According to a study titled “The Nutritional Value and Health Benefits of Chickpeas and Hummus” published in Nutrients, hummus is a dip made with chickpeas, spices like garlic, tahini, oil, and lemon. The presence of oil and tahini paste makes hummus a fat-rich food item. The reports by USDA suggest that two tablespoons of hummus contain approximately four percent of the total recommended dose of fats.
Is Hummus Acidic?
Hummus is acidic. Its pH value lies in the range of 4 to 6. Adding lime and spices to hummus makes it more acidic. Owing to its acidic nature, it can worsen the symptoms of acid reflux.
Acid reflux is a condition in which the stomach contents regurgitate into the esophagus leading to symptoms like a burning sensation in the chest (heartburn) and a sour taste in the mouth.
What are the Beneficial Effects of Hummus on Health?
Chickpeas, an essential ingredient of hummus, belong to the class of pulses. It is not only rich in proteins but contains a plethora of other essential nutrients like magnesium, calcium, folic acid, iron, phosphate, potassium, and zinc.
It has been reported that people who eat pulses usually weigh less, have blood glucose levels under control, lower blood pressure levels, and have low cholesterol levels. In addition, the chances of suffering from diabetes, heart disease, and specific cancer reduce significantly after including pulses in the diet. Therefore, eating hummus will also have similar benefits.
Additionally, homemade hummus has an advantage over packaged ones. Homemade hummus will have fewer preservatives and will be processed better. Adding olive oil to hummus makes it a healthy product that is good for the heart.
Nutritionally, 100 gms of hummus contains zero cholesterol and only 166 calories, with 14.3 grams of carbohydrates. But, it is also worth noting that there are 9.6 grams of fat and a healthy 7.9 grams of protein.
Does Hummus Increase the Chances of Acid Reflux?
The ingredients present in hummus can trigger acid reflux. Sesame seeds and chickpeas are the most common food items responsible for acid reflux. Although there has been enough evidence suggesting discontinuing hummus in acid reflux, few reports suggest that hummus can alleviate the symptoms of acid reflux by providing a protective coating for the stomach.
The fiber present in hummus can irritate the stomach lining and cause discomfort. The surest signs of gastrointestinal inflammation are bloating, acid reflux, and abdominal pain.
However, it is advisable to consult a doctor before including hummus in the diet, especially if one is suffering from the symptoms of acid reflux.
Making slight modifications to the hummus recipe, like replacing tahini with olive oil in hummus and using white beans instead of chickpeas, can help keep the symptoms of acid reflux in check. In addition, starting with small amounts of hummus and drinking plenty of water can protect you from symptoms of acid reflux.
How Can One Include Hummus in a Diet After Having Acid Reflux?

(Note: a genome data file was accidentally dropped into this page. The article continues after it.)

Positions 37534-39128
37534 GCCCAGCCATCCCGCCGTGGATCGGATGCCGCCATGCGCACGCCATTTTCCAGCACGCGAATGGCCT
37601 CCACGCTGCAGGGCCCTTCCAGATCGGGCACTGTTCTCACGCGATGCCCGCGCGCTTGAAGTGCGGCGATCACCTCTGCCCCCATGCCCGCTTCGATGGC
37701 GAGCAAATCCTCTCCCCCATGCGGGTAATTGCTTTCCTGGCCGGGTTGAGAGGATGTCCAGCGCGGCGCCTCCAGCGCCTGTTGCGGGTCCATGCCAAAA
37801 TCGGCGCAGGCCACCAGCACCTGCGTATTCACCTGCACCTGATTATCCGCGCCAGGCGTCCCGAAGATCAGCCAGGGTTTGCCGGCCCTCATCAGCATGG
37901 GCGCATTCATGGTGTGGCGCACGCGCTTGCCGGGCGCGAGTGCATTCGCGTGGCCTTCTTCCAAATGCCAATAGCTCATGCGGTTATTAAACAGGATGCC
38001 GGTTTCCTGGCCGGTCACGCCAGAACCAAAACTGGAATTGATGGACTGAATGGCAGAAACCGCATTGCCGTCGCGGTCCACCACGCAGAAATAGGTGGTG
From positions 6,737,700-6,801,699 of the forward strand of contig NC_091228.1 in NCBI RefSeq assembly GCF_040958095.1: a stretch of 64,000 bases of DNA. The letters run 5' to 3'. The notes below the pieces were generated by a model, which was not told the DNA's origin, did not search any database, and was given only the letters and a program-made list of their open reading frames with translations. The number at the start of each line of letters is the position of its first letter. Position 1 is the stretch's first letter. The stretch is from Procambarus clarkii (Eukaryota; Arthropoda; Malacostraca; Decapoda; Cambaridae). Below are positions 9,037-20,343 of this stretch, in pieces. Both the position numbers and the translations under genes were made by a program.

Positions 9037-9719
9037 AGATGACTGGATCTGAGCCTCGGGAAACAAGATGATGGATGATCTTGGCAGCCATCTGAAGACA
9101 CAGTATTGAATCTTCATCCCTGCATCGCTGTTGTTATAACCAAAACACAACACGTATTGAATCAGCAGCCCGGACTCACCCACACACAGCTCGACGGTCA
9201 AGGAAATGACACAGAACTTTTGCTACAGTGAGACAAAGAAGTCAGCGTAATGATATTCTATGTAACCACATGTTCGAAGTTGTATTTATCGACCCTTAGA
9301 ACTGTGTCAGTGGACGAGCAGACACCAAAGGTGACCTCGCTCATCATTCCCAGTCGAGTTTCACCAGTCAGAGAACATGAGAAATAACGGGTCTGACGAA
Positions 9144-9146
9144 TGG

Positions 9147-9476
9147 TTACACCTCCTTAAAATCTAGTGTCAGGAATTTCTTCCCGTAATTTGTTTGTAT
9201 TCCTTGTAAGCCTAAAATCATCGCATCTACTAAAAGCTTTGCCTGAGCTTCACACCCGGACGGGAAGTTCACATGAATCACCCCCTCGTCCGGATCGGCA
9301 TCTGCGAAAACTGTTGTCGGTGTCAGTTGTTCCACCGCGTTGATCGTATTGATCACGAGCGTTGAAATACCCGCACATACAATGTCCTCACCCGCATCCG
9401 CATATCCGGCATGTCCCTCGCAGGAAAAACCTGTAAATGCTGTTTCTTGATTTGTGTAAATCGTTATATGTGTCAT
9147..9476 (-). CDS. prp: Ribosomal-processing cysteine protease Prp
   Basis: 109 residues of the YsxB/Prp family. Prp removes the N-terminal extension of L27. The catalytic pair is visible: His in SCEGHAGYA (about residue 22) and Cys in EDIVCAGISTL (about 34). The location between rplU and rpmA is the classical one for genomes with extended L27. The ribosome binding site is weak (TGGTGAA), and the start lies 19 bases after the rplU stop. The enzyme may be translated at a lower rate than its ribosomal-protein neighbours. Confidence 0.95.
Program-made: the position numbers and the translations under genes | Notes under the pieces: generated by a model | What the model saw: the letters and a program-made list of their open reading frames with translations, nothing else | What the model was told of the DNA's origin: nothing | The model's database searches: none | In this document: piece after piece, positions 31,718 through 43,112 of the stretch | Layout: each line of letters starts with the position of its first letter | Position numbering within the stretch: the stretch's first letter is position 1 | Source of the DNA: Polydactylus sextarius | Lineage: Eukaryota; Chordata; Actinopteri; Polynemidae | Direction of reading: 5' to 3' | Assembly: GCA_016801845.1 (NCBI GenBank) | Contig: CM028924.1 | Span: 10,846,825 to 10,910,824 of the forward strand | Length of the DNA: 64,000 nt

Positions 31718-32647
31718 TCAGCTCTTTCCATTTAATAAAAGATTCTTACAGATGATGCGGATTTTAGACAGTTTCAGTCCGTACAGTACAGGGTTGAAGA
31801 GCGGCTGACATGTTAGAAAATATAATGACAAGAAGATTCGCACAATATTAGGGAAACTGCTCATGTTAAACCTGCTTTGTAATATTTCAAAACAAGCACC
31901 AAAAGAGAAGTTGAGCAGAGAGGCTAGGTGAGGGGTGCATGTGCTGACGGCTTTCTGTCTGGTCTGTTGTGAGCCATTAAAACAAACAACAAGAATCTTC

Although hummus is not suitable for acid reflux, creating modifications can make hummus a favorable food item for you.
First of all, while making hummus at home, try to add olive oil and water to convert it into a thin paste. If the hummus turns out to be more acidic than required, a bit of baking soda can be added to neutralize the acidity.
Next, try to add probiotics to hummus. Probiotics are live bacteria usually present in yogurt and other fermented food items. Probiotics not only improve gut health but can also reduce the symptoms of acid reflux. Lastly, increase the fiber content in the hummus.
Although there is no one-size-fits-all answer to whether people who suffer from acid reflux can make hummus, avoiding certain food items that trigger the reflux symptoms can help them get some relief from these symptoms. Food items that trigger acid reflux are spicy foods, citrus fruits, tomato sauce, and caffeine.
Can Hummus Protect You From GERD?
Hummus is a preferred food choice amongst many people, including those who suffer from GERD. A few reasons attributed to its use are:-
- It is a rich source of protein and fiber but is low in calories and fats. Thus, it can prevent both diarrhea and constipation.
- Hummus can keep blood sugar levels under control. It can be used for keeping the weight under check.
- The critical ingredient of hummus is tahini which is a probiotic. It balances the digestive system and keeps the symptoms of acid reflux under check.
Hummus is acidic since it is made from chickpeas and the pH of chickpeas is in the acidic range of 4 to 6, especially after digestion. There is still no clarity on whether hummus is good or bad for acid reflux. Some people tolerate it quite well, while others complain of worsening symptoms.
Hummus is healthy food in general, low in calories, fat, and cholesterol, and a rich source of protein and fiber. However, it is advisable to use hummus in moderation. If someone suffers from problems related to acid reflux, a doctor must be consulted before adding hummus to the diet.
Calderone, J. (2018, May 13). Is hummus good for you? Consumer Reports. https://www.consumerreports.org/nutrition-healthy-eating/is-hummus-good-for-you/
Doerfler, B., Bryce, P., Hirano, I., & Gonsalves, N. (2015). A practical approach to implementing dietary therapy in adults with eosinophilic esophagitis: the Chicago experience: Dietary therapy in adult EoE. Diseases of the Esophagus, 28(1), 42–58. https://doi.org/10.1111/dote.12175
FoodData central. (n.d.). Usda.Gov. Retrieved May 25, 2022, from https://fdc.nal.usda.gov/fdc-app.html#/food-details/447071/nutrients.
Wallace, T. C., Murray, R., & Zelman, K. M. (2016). The nutritional value and health benefits of chickpeas and hummus. Nutrients, 8(12), 766. https://doi.org/10.3390/nu8120766